Tuesday, December 29, 2020

The End of 2020: Now What?

2020 has been a life-changing year for everyone, literally everyone. From the global pandemic, to the fluctuating economy, not to mention the seismic shift in the perception of "going to work," it is safe to say that the world is different place than it was 12 months ago. Now what?

Every year Bloomberg Business Week puts out its "Bloomberg 50"--a list of 50 individuals that have made their mark during the prior year. Although this year's list contains a number of impressive men and women who were able to quickly mobilize and make moving, positive contributions during this tumultuous year, it is notable that not one member of this list was mentioned for contributions to the real estate market. In fact, there are many executives on the list that are touted for reducing the size and/or the footprint of their companies, which in many instances includes real estate divestment. Furthermore, Blackrock, a private equity that is well know for its real estate investments, has made the list, not for real estate, but for its renegotiation of national debts in South America.

Monday, November 30, 2020

Let’s Not Forget the Expenses

When either forecasting, underwriting or simply checking the figures on a deal, it is important to account for expenses. The mere mention of the word expenses immediately brings certain images to the mind of most real estate professionals, such as taxes, labor and materials. Proper accounting for such expenses, however, can make or break a financial model and skew underwriting assumptions. That said, it is important to employ the following practices to ensure that your expense estimates are accurate and reflective of the market.

Friday, October 30, 2020

Adverse Possession: Why It Makes More Sense Than You May Think

Photo by Louis from Pexels
As we wrap up the months of October, many images of the month come to mind—Fall, Halloween, pumpkin season, apple season and Columbus Day. Nearly two weeks ago, we all experienced the ever-evolving view of both Christopher Columbus and the celebration of his holiday. In contemplating my thoughts on Columbus’s role in American history and his appropriation of land, I couldn’t help but make a connection to the real estate concept of adverse possession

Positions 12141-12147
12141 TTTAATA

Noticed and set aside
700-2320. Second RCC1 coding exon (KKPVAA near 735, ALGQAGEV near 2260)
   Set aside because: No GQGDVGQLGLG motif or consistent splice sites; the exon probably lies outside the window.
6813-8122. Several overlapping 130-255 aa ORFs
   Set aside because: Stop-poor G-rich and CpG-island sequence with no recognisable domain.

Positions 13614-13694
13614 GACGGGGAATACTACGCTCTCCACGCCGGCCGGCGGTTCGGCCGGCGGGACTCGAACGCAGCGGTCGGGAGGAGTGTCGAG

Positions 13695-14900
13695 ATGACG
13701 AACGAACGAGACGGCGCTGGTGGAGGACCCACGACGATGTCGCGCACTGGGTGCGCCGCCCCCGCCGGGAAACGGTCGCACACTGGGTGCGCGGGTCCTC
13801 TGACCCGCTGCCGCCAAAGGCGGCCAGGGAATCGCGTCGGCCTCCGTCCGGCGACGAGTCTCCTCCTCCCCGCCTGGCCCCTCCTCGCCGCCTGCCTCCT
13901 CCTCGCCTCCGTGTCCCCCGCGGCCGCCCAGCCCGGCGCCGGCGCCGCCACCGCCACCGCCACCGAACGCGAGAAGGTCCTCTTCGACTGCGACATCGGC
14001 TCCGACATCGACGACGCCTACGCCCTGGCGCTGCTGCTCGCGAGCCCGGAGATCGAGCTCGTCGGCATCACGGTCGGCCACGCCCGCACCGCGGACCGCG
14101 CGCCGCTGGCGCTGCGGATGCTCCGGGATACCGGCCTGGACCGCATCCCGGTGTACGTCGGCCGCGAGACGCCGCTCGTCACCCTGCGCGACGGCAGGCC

Adverse possession is the legal ability to take over the land of another person by openly and notoriously acting like you are the owner over a number of years. The ways that a person in adverse possession can demonstrate open and notorious occupation of land differ from locale to locale. Some examples of open and notorious possession have been constructing a fence, maintaining the lawn, receiving mail and, the most open and notorious of all, paying property taxes.

Sunday, August 16, 2020

Lesson From the Pandemic For Residential Landlords

The effects of Covid-19 on the residential rental market are apparent—many jurisdictions have enacted rent freezes, landlord/tenant courts have been shut down and moratorium on evictions and foreclosures have been set. Moreover, the accompanying downturn in the economy has left many without the ability to pay rent on time, if at all.

Considered rationally, the need for all of the social safety nets put in place for renters is obvious. The only way to truly survive a global disaster is to band together and implement a series of solutions. Radical measures had to be taken to mitigate the global pandemic. “We’re all in this together,” is not just a motto, it’s a reality. As a society, we are tasked with taking care of our most vulnerable populations, because the repercussions of not doing so are far more expensive than the costs of their protection. In this instance in particular, increased homelessness and/or a wave of relocations due to a rise in home displacement would only serve to exacerbate infection rates around the nation. That said, here are some clear lessons that residential landlords can learn in the wake of this global event.

Friday, June 26, 2020

Real Estate in the Time of Pandemic

Photo by CDC

With our country beginning to find its way to a new normal at the end of months of quarantine, we in the real estate market are all left with one nagging question—What should we expect from here?